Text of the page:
Well guys, I've managed to get to a (relatively) reliable computer for a moment so I'm going to do a quick first blog from Ukraine to get things started. I've got about 20 mintures until I've got to go and meet up with my group, so I'm going to dive right into it...
After arriving in Ukraine on the 26th of September my group, known as Group 40, had two days for what they call an arrival retreat in a town a bit to the northeast of Kyiv. It was a whole lot of informational meetings, paperwork and general administrative stuff to get the ball rolling. It was also nice to have two days to compose a bit and get our bearings. The group that I arrived with had ~55 people with another 40ish comming a few days later (they had visa issues a got delayed...). At the end of that arrival retreat we were broken up into our 'clusters' which is usually a group of 4-8 people that live in the same village/town during the three months of Pre Service Training (PST). These are the folks that you take language classes with, get teacher training, and do your PST community/school projects with. I've been luckey enough to end up with a cluster of very good people, four of us total, which has made PST thus far interesting and doable (though extremely busy, stressful, and chaotic!!)
For our three months of PST my cluster is living in the village of Kevshovata, a community of about 3000 people (counting all the out-skirts...) with one school, one post office, 3 stores that carry identical products, and lots of lovely rural views. I'm living with a host family which consists of my host mother Aholla, her husband Petro (who lives in his own house on the other side of the driveway, he's 72 and has some issues with his legs) and their grandson Maxeem, who just had his 13th birthday which we celebrated with a cake and champagne. Like I said, it's definately a rural community... we have about 20 chickens (the number depends on what's for dinner) and 4 or 5 roosters who are my alarm clock in the mornings.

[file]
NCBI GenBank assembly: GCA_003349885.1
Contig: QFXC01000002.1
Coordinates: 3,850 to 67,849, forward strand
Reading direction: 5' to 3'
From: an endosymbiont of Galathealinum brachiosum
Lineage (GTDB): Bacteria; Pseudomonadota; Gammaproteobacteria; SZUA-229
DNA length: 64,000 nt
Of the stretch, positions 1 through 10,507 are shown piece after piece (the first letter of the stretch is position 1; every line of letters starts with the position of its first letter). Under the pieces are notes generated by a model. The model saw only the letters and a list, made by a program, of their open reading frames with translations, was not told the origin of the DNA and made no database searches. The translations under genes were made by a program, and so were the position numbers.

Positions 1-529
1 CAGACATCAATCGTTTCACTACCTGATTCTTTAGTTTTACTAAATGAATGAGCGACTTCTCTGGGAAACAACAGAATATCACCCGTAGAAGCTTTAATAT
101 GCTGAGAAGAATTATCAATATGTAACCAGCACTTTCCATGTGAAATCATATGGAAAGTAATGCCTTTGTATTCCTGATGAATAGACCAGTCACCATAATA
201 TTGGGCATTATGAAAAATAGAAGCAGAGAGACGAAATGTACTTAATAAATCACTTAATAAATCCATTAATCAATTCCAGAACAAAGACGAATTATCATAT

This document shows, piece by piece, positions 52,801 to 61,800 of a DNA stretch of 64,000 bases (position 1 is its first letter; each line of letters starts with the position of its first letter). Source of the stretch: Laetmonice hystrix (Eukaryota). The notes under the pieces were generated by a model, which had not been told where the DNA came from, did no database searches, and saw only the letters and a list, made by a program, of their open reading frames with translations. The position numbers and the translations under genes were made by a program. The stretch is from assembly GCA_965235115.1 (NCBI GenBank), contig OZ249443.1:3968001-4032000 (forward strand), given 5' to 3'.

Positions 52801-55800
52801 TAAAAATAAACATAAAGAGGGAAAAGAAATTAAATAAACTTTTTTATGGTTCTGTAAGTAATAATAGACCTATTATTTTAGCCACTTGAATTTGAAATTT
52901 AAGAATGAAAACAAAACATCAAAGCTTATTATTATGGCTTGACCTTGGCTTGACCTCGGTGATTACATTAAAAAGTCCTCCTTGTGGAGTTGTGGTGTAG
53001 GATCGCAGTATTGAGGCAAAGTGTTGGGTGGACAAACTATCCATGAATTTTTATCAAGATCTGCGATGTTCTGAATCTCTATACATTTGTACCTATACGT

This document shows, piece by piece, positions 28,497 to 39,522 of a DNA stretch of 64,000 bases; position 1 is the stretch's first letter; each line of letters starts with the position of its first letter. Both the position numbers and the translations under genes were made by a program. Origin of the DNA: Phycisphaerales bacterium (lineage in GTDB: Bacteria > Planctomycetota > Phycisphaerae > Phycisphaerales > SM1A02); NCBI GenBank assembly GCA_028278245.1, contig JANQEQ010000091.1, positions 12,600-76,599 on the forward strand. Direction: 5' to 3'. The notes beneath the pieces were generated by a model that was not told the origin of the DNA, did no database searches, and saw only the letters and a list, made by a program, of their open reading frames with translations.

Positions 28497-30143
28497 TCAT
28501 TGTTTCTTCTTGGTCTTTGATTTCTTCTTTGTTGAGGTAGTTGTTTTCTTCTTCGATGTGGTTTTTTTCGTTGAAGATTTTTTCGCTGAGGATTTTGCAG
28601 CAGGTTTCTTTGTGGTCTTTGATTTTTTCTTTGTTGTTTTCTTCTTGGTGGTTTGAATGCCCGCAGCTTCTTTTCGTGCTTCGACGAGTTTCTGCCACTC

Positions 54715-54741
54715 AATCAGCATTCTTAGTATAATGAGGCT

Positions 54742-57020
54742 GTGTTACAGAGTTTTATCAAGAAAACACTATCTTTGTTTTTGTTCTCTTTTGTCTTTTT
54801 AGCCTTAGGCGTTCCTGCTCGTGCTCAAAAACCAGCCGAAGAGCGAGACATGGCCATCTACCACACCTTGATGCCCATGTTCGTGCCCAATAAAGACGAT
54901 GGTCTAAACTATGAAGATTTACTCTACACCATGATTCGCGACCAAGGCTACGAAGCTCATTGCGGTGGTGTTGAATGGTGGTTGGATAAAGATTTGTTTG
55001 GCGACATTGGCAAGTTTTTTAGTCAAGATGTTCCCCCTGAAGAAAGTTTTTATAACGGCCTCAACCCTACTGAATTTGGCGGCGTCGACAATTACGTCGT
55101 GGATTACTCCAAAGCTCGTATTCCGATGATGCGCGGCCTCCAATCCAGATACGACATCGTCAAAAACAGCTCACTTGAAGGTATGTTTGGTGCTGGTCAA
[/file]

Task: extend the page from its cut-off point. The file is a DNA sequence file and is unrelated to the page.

Ukrainian culture and life revolves around food, and your are always having more and more pushed on you as a gesture of hospitality... I never leave the breakfast or dinner table feeling hungery, or capable of walking for that matter. I've been eating lots of borshch and other soups, little meat patties, lots of potatoes and beets, and drinking tea like it's my job... it kind of is.
Every weekday we have 4 (!) hours of Ukrainian language class, which is so damn complex I'll dedicate a whole blog entirely to it, but just a taste: all nouns are conjugated with different ending for gender, different endings if there is one of them or 2-5 of them, or 5+, numbers are conjugated based on gender too, nouns are also conjugated with different endings (based on gender) depending on how they are used in the sentence (direct object vs. indirect object) etc. I'll vent on all of that in a different blog :-)
I've also started teaching. I had my first 7th Grade English class in the local school last week, and I'll have two more this comming week. We receive 'technical training' on teaching techniques and lesson planning tutoring. We are also getting started on a community project, which is as yet undefined, but should prove to be very rewarding and very time consuming :-)
Aside from all of that there is always stuff to do around the house, helping out in the kitchen, work around the yard, etc. All in all there is a lot to do and not enogh time to do it in. I don't sleep to much but when I do it's deep... until I hear those damn roosters :-)
Ok, I've run out of time! Sorry for any typos, no time to proof read. I'll post some more later this week.
Love you all!